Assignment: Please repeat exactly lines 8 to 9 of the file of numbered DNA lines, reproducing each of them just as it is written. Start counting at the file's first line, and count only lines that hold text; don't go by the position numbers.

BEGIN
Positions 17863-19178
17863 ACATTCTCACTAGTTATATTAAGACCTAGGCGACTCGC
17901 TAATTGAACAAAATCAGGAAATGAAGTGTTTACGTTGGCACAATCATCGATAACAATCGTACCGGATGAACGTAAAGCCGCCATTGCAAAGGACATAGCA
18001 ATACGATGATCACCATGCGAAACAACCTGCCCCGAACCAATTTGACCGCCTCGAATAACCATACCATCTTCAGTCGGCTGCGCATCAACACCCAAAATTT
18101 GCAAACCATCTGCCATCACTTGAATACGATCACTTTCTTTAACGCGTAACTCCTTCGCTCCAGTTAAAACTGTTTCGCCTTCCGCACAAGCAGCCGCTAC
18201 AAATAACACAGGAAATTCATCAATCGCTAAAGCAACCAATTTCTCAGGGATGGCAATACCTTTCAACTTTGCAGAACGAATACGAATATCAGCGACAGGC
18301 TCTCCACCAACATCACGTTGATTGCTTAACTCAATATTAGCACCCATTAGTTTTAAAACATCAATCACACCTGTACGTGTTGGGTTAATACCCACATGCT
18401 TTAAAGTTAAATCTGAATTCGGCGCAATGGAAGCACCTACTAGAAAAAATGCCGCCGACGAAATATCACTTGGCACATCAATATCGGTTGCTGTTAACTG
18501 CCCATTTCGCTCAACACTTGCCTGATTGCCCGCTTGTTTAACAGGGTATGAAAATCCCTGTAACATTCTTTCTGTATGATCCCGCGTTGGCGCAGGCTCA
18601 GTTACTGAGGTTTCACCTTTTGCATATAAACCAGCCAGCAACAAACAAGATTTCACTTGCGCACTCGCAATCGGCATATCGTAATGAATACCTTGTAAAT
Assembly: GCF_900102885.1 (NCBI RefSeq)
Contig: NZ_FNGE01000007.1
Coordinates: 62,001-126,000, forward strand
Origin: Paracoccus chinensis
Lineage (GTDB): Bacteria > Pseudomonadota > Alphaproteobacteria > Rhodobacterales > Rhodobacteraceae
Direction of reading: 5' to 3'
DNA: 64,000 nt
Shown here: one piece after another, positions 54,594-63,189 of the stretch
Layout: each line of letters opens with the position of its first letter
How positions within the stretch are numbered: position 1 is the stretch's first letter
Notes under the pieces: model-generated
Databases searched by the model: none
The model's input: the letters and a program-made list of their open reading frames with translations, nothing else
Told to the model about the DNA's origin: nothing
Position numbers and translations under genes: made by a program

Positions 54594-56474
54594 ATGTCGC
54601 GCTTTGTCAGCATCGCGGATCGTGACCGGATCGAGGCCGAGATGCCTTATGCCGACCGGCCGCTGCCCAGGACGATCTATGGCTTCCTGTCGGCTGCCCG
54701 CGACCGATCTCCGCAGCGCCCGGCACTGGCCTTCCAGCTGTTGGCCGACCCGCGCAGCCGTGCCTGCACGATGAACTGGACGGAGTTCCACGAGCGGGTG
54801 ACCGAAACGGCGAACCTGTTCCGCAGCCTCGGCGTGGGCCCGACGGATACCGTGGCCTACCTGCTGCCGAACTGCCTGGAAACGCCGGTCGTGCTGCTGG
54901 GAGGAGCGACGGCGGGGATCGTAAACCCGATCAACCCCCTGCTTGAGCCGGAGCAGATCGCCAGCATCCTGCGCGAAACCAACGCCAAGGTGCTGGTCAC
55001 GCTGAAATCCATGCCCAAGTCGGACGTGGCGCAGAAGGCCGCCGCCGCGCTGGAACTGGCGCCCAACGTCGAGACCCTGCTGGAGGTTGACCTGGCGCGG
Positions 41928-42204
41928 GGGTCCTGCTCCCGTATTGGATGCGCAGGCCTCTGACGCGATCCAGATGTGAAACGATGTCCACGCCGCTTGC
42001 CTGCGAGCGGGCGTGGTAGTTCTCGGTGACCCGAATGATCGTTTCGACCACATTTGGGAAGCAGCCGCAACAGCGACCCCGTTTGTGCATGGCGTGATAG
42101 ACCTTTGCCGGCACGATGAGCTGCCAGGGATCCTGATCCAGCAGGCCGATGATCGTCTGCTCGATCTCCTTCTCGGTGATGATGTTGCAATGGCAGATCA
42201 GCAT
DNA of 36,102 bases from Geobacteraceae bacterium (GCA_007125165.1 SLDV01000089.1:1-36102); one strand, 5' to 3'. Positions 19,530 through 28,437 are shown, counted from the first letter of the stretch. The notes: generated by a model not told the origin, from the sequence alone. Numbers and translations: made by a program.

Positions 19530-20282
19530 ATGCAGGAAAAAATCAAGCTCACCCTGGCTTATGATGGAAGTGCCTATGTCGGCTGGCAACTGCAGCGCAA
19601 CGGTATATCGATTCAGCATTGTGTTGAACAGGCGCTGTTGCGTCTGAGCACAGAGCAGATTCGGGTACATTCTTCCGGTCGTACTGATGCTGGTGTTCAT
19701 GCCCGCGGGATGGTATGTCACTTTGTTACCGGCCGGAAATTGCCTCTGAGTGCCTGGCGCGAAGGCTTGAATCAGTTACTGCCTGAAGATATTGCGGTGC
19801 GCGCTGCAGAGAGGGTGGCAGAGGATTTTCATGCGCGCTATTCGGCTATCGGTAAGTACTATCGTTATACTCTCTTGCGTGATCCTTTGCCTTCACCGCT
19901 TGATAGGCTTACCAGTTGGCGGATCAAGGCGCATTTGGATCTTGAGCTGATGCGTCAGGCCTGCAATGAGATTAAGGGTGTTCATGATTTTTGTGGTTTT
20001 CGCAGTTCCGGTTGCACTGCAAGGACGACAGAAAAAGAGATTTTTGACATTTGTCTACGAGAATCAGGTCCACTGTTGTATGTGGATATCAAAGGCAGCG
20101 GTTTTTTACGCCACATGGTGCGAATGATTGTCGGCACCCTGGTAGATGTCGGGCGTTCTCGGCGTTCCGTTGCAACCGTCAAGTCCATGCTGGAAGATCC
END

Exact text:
18401 TTAAAGTTAAATCTGAATTCGGCGCAATGGAAGCACCTACTAGAAAAAATGCCGCCGACGAAATATCACTTGGCACATCAATATCGGTTGCTGTTAACTG
18501 CCCATTTCGCTCAACACTTGCCTGATTGCCCGCTTGTTTAACAGGGTATGAAAATCCCTGTAACATTCTTTCTGTATGATCCCGCGTTGGCGCAGGCTCA